Monday, June 24, 2002
Deputy Federal Public Defender Richard G. Novak Elected Los Angeles Superior Court Commissioner
By KIMBERLY EDDS, Staff Writer
Deputy Federal Public Defender Richard G. Novak has been elected a Los Angeles Superior Court commissioner, officials said Friday.
Novak defeated Juvenile Court Referee Guillermina Gutierrez Byrne in a runoff election. The two were the next-highest votegetters in an election last month that resulted in only two candidates winning a majority of the votes in balloting for three seats.
Novak was the next-highest rated person on the court’s list of eligible candidates, while Byrne, the wife of Los Angeles Superior Court Judge J. Michael Byrne, skipped over five contenders who were ranked higher—Sherman Oaks practitioner Michael Convey; veteran child-support enforcement lawyer Nicholas Taubert; Referee Marilyn Mackel; Deputy Public Defender Mark Zuckman and Referee Stephen Marpet.
The loss puts Byrne back in her original spot on the list, behind the candidates she leapfrogged, leaving Convey to top the list of candidates going into the next election, which could come as early as next month.
The rankings, which were issued last August by a judicial panel, are not binding on the court’s judges, who elect the commissioners, but Byrne was the first candidate on the current list to trump a higher-ranked applicant.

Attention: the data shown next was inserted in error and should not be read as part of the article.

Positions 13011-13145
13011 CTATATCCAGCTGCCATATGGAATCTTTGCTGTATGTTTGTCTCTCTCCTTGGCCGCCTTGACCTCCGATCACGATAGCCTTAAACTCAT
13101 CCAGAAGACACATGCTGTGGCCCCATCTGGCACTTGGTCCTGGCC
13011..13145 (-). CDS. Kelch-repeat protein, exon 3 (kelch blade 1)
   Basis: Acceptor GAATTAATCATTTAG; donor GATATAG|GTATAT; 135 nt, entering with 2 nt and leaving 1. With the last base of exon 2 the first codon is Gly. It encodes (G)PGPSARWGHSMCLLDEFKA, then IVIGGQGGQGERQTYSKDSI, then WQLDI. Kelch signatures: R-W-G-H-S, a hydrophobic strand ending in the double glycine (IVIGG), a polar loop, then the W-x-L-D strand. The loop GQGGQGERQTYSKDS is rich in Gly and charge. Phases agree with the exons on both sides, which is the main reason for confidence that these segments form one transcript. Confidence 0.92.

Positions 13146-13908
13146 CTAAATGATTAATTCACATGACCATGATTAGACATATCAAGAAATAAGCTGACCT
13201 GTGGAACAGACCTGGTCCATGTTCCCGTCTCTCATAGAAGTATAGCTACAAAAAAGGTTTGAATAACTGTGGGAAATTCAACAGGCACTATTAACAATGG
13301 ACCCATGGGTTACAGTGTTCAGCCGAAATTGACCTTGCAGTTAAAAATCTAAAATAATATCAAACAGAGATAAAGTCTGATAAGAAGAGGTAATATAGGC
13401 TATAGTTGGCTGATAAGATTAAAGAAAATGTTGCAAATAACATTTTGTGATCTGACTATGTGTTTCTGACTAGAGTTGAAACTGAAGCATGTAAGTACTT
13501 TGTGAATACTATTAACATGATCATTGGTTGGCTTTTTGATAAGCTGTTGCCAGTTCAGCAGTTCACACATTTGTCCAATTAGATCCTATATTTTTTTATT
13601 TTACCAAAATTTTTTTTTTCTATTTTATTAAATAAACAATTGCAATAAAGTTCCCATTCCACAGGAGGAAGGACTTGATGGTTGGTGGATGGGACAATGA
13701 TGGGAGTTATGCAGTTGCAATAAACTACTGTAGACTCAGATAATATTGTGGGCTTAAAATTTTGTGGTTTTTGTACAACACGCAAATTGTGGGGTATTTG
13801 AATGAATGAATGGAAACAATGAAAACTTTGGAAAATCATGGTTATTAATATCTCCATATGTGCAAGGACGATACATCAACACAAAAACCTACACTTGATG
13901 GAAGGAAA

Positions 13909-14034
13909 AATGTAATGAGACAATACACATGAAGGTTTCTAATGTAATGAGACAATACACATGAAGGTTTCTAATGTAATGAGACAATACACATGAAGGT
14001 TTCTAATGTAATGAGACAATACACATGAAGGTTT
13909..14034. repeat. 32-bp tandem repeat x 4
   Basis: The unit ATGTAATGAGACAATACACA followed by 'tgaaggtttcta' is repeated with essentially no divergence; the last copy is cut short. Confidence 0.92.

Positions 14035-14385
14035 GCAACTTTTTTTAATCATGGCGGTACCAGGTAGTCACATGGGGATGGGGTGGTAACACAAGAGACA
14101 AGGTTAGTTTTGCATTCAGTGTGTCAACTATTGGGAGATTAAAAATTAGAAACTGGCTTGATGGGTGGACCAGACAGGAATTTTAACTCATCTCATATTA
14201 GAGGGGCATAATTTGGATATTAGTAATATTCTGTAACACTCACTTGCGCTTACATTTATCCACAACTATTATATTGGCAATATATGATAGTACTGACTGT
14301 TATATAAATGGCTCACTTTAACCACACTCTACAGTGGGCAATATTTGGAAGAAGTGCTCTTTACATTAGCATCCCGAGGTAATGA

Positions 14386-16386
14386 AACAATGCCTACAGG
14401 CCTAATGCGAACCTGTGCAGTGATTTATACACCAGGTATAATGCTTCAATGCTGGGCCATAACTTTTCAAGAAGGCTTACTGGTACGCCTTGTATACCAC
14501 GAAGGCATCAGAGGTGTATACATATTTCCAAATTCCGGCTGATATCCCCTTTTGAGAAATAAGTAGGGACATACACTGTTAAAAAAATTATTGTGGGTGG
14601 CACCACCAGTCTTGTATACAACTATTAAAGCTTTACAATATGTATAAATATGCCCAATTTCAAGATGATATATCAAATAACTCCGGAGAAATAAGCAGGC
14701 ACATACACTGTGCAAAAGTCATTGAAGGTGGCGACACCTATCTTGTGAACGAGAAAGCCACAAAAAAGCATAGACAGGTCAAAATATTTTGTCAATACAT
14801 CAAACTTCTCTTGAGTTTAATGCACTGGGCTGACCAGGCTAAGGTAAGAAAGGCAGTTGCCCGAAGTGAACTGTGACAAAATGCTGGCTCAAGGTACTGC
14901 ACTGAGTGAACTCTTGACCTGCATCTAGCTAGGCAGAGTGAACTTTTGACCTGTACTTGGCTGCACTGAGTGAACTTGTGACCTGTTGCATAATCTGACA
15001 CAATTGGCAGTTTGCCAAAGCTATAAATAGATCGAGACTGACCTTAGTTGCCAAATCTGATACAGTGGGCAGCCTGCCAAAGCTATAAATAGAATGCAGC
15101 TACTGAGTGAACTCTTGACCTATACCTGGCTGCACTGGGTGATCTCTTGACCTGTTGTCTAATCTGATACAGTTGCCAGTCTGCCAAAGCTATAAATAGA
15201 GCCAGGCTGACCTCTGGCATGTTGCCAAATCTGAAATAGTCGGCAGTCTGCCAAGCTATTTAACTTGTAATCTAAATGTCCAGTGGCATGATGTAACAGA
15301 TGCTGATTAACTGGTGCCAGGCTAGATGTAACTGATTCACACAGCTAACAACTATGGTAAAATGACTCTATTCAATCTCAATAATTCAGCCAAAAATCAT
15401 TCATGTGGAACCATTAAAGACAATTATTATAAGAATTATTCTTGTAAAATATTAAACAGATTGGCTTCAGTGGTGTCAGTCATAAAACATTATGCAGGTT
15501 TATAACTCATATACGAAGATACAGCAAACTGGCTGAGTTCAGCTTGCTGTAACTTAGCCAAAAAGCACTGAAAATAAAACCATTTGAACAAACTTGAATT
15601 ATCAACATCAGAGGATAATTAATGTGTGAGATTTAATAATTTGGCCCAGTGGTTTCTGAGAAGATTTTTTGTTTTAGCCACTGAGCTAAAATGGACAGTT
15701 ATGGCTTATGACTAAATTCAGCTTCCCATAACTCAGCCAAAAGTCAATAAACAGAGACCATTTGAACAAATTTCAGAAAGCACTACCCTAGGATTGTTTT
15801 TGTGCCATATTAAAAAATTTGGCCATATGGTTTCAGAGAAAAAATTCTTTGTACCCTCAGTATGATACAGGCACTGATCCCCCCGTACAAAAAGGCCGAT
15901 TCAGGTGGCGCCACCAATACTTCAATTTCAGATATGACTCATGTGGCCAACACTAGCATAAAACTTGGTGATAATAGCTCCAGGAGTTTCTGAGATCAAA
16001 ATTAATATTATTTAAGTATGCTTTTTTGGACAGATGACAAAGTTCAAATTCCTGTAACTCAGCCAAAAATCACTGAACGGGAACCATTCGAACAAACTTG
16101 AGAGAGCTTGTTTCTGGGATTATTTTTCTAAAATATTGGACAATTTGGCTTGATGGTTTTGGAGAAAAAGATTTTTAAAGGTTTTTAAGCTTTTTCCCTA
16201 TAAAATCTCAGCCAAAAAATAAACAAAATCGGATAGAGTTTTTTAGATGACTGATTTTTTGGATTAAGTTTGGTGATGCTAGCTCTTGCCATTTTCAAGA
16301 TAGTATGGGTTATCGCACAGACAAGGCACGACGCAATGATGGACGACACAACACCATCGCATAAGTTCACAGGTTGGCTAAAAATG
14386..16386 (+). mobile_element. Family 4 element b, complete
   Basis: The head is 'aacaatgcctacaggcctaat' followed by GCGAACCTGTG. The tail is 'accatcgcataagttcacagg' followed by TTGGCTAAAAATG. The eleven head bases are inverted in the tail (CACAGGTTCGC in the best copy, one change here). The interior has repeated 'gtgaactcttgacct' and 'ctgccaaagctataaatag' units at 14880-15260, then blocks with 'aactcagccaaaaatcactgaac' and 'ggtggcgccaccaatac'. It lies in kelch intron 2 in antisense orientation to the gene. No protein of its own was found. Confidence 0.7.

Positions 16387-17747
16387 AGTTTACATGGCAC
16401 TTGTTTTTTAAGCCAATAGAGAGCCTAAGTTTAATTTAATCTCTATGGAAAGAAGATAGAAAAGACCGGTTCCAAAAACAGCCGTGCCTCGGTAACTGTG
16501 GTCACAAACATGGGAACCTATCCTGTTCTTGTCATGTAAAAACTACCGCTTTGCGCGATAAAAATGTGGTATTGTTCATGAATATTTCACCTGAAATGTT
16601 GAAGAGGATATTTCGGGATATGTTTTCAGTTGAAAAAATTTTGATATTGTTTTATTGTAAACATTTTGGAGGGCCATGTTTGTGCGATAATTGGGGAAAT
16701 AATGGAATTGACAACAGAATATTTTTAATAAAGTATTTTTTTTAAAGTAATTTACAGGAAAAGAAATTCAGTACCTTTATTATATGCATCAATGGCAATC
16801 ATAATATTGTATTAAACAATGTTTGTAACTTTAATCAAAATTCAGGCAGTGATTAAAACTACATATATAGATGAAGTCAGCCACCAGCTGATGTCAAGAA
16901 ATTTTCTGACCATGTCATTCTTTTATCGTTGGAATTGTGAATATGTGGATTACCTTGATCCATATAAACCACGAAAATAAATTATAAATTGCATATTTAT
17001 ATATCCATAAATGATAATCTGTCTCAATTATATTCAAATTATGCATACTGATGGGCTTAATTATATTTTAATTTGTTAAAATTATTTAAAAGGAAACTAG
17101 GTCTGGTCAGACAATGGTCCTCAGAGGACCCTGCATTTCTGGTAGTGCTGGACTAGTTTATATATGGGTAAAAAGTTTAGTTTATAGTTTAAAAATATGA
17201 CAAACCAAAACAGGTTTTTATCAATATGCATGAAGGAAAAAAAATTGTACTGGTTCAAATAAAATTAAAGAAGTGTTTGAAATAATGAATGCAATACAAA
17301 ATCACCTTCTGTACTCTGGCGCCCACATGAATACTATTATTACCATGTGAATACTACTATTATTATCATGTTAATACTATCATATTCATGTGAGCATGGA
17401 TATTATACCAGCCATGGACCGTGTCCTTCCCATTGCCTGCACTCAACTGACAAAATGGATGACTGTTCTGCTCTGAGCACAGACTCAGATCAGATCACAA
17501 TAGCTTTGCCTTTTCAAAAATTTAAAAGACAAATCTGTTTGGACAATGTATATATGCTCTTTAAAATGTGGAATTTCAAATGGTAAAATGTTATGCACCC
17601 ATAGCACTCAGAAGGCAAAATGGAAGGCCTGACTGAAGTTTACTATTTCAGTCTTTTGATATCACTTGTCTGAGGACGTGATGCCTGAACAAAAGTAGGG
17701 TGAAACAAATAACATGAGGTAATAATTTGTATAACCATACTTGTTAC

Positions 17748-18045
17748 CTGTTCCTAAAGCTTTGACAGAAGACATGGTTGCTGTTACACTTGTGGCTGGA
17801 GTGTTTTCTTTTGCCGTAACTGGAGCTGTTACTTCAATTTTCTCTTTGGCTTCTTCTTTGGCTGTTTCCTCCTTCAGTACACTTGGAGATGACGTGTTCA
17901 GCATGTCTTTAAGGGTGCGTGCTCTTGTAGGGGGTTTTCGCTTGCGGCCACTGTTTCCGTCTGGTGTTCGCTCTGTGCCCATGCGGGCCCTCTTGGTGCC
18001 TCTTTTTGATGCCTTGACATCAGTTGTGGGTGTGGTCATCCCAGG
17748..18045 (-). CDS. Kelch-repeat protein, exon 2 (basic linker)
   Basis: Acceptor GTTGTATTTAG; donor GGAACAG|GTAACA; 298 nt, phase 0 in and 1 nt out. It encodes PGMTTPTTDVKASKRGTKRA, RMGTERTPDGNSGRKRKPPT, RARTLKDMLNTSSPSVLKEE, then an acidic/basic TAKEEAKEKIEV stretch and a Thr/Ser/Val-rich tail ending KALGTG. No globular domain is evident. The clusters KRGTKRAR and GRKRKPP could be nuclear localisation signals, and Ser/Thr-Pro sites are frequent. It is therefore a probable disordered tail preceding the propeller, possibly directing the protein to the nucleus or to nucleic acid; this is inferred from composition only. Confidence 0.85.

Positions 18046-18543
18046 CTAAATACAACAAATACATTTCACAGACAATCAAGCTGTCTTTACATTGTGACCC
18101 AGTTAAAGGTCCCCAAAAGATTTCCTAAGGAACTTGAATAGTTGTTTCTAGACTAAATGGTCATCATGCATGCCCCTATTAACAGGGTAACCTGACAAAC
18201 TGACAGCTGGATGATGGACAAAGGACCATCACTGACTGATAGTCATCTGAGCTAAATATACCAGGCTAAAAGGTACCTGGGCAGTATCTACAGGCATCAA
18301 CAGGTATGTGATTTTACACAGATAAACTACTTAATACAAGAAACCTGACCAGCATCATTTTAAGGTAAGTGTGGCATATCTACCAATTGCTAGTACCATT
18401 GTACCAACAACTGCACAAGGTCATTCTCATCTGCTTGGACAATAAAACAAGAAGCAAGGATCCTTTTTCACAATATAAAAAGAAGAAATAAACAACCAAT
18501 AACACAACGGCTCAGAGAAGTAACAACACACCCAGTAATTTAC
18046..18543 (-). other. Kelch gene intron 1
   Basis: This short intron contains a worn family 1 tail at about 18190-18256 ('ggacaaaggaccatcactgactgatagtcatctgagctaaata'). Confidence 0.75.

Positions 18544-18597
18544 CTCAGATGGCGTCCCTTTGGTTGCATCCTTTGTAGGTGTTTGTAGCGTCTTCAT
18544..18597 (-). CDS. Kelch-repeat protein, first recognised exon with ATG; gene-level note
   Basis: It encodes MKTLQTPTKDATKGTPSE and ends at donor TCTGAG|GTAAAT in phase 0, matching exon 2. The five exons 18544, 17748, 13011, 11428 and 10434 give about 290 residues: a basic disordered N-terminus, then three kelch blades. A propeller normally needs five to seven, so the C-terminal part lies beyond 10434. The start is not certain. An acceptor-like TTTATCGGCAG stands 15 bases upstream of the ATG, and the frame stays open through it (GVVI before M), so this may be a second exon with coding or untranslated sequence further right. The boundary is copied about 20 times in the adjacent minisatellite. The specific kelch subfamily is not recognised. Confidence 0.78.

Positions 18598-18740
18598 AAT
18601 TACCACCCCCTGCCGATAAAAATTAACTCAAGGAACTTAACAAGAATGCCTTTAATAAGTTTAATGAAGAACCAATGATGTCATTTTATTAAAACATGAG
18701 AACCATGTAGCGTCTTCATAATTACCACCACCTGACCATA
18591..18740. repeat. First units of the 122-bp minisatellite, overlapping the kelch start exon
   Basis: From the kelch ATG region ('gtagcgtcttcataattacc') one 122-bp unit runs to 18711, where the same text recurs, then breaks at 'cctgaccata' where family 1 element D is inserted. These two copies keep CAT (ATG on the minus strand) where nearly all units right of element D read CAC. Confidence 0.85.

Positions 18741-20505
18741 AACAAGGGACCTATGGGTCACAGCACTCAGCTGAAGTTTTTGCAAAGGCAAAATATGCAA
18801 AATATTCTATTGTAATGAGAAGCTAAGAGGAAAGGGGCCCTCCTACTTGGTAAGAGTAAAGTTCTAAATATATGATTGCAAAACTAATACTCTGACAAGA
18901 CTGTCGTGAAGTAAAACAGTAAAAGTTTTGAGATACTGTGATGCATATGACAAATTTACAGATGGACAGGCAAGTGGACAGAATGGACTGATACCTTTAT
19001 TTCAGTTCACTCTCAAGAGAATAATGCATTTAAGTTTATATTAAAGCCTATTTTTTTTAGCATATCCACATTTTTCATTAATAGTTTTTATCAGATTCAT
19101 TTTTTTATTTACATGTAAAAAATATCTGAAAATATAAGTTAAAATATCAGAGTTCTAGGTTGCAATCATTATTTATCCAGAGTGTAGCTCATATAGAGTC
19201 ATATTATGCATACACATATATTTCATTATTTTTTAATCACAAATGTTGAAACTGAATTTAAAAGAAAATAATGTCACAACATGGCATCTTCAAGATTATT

Novak said he has been anticipating becoming a commissioner and has slowly been scaling back his caseload. He said he will take the bench in the next couple of weeks after he transfers his cases, but has not received his assignment.
Novak said his experiences with the Federal Public Defender’s Office over the last five and a half years have helped him to understand why people make the decisions they make.
“Obviously it’s a totally different set of responsibilities, but I think having been a federal public defender for all these years, I’ve learned a lot about why people end up frequently in the situations they end up in,” Novak said.
An as-needed referee in juvenile court for the past two years, Novak said he looks forward to the opportunity to sit as a judicial officer full-time.
Novak said he expects Byrne to be elected shortly.
“She’s been a referee for a very long time with a good reputation,” Novak said of his opponent.
After receiving his undergraduate degree from UC Berkeley and graduating UCLA School of Law, Novak spent three years at Public Counsel, a public interest law firm, where he set up a legal clinic for homeless youth.
There are nearly 150 Los Angeles Superior Court commissioners, more than the total number of bench officers on most other California courts.
Copyright 2002, Metropolitan News Company